The Braves started the offseason by signing former MVP Josh Donaldson. The Mets added Edwin Díaz and Robinson Canó. The Phillies traded for Jean Segura. And on Tuesday, the Nationals fired up the hot stove, too, signing Patrick Corbin, the best free-agent pitcher on the market, to a six-year deal and fully joining the frenzy in the NL East.
Corbin, the former Diamondback, was a fine if unremarkable starter before 2018. The lefty had pitched well in 2013 but then missed a year after having Tommy John surgery, and his career park-adjusted ERA and FIP before last season were both just 3 percent better than average. At 29 years old without an eye-popping pitch or statline, Corbin seemed to be the exact kind of pitcher being deemphasized—and almost completely phased out of the free-agent market—in this era of times-through-the-order penalties and expanded, creative bullpen usage.
And then Corbin enjoyed the contract year of all contract years. He finished fifth in a terrifically crowded NL Cy Young vote and checked every box an interested suitor might desire. Durability? Check—he threw 200 innings on the dot. Effectiveness? Check—his 3.15 ERA ranked 15th among qualified starters and his 2.47 FIP third, one spot ahead of new teammate Max Scherzer. A reason for his newfound success? Check—more than half of his pitches last season were off-speed, and a new and useful curveball paired with the most devastatingly valuable slider in the majors last season allowed Corbin to set career bests in strikeout rate, home run rate, and batting average against.
Starters who can strike out 30 percent of opposing hitters don’t often become available, and the bidding war Corbin sparked reflects the value such a pitcher can bring every fifth day. So, too, does his contract, which the Nationals offered to beat out the Phillies and Yankees: $140 million spread over six years, with some amount of that money, as is typical for the Nats, deferred.
Such a commitment carries copious risk, of course, as the Cubs can attest after last season’s highest-paid pitcher in free agency—Yu Darvish, who also signed for six years and nine figures—spent his first season in Chicago alternately injured and ineffective. Corbin already has an elbow injury in his past, and he’s sitting on just one good season in his past four. That good one was outrageously good, but it’s still just one.
Yet if Corbin can turn in a second good season, and a third and a fourth, and so on, the Nationals stand to reap tremendous benefit. The team is desperate for the factor, whatever it may be, that can move it past the first round of the playoffs for the first time since the move to D.C., but last season, it didn’t even have the chance to lose painfully in a five-game NLDS. The Nationals were the one potential superteam that didn’t activate in 2018; they started slow and never quite found a winning rhythm, and their 82-80 final record marked the worst of Bryce Harper’s career.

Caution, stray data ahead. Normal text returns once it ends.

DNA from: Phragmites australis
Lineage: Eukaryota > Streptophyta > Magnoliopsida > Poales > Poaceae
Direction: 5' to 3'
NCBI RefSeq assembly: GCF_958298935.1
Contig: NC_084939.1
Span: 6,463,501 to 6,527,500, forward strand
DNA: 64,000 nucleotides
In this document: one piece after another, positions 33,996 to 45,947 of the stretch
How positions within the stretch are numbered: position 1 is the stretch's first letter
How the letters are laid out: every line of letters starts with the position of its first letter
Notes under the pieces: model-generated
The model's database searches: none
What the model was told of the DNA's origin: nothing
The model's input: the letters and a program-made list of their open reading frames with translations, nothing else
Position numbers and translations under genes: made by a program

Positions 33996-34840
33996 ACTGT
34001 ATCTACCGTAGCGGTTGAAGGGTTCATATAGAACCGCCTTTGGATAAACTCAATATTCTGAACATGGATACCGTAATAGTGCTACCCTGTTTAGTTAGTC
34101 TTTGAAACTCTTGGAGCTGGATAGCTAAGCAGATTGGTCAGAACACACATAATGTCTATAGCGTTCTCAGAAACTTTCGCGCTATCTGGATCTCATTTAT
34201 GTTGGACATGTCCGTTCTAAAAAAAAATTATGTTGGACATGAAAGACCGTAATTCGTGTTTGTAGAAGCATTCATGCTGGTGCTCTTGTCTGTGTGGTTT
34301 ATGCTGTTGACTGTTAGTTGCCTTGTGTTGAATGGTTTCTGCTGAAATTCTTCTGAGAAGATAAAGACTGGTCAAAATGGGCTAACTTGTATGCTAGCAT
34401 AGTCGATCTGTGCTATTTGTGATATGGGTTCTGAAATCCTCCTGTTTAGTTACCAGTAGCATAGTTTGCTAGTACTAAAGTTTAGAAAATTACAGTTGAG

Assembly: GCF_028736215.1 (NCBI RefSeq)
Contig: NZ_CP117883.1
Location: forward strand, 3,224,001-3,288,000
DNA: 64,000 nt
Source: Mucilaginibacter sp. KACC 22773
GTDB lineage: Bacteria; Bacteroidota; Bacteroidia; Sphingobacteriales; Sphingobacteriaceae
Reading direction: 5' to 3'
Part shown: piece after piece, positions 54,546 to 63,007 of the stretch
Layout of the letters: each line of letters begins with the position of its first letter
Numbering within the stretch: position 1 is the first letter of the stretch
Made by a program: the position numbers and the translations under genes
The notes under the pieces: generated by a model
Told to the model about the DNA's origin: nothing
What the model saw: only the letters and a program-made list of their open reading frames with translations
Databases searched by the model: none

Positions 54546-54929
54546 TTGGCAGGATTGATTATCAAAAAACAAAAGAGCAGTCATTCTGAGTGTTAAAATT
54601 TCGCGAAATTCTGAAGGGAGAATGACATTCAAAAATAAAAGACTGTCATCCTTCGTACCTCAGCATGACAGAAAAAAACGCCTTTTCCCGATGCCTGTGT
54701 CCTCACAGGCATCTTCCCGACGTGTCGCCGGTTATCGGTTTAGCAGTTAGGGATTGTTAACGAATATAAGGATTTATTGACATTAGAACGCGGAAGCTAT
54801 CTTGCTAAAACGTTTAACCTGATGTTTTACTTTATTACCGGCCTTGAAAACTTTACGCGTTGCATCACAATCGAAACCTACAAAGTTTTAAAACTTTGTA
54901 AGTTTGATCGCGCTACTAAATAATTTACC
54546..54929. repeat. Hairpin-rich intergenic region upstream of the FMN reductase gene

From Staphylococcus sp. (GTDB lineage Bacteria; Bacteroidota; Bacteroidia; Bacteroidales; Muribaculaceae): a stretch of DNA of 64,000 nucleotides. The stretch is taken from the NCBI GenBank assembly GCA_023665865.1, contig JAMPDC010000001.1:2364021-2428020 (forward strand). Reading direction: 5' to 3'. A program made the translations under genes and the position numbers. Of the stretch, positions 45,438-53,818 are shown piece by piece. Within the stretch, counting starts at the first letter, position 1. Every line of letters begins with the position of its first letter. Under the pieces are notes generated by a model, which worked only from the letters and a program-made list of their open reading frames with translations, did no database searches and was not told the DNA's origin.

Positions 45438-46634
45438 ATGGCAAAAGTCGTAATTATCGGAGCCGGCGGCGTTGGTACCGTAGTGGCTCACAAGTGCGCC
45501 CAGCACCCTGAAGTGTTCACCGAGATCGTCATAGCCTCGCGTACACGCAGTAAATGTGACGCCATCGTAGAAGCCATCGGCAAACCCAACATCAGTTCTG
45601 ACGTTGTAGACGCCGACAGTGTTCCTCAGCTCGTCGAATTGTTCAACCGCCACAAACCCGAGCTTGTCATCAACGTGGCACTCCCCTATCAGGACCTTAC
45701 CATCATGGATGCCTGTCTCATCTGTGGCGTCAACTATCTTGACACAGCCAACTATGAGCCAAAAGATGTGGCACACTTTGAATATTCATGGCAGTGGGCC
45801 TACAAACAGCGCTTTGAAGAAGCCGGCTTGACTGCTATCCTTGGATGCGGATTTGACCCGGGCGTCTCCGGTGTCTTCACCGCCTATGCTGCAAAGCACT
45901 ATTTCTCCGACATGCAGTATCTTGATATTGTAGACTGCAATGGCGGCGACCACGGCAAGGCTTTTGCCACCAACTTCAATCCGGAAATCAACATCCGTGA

Even if Harper leaves in free agency, though—as finances alone might dictate at this point, with Corbin’s contract now on the books alongside the roughly $180 million Washington already had earmarked for the 2019 roster—the Nats still looked well-positioned to compete in 2019 before signing Corbin. A lineup with Trea Turner, Anthony Rendon, Juan Soto, Adam Eaton, and über-prospect Víctor Robles will still score plenty of runs, and as their divisional competitors made louder news with their additions, the Nationals quietly solidified their catcher position by signing Kurt Suzuki and trading for All-Star Yan Gomes. A solid lineup is in place, and Scherzer, Stephen Strasburg, and Corbin forge a starting trio that might be the best in the National League—if it’s even the best in the division, that is, as Jacob deGrom, Noah Syndergaard, and a resurgent Zack Wheeler in New York might quibble with that designation.
With Scherzer signed for three more seasons and Strasburg the next five (albeit with the ability to opt out after either the 2019 or 2020 seasons), the Nationals have committed to their pitching core of both the present and future, and it’s hard to blame them for making this choice. Corbin doesn’t have the same track record of either of his new teammates, but his potential if he maintains 2018’s gains is nearly as high. Unlike with other members of this free-agent pitching group, it requires no projection for still-untapped promise (as in the case of Nathan Eovaldi) or hope for a recapture of the more distant past (as in the case of Dallas Keuchel) to imagine Corbin as a pitcher worth an early start in a playoff series; the newest National was exactly that good just last season.
Even if he throws as well next season, he still might not receive a game 1 or 2 playoff start, but that says less about Corbin or the Washington franchise’s penchant for postseason misfortune, and more about its rotation’s towering top-level quality. Washington could still use a fifth starter to round out the rotation after Tanner Roark, but it helps to have a big three as dynamic as this one.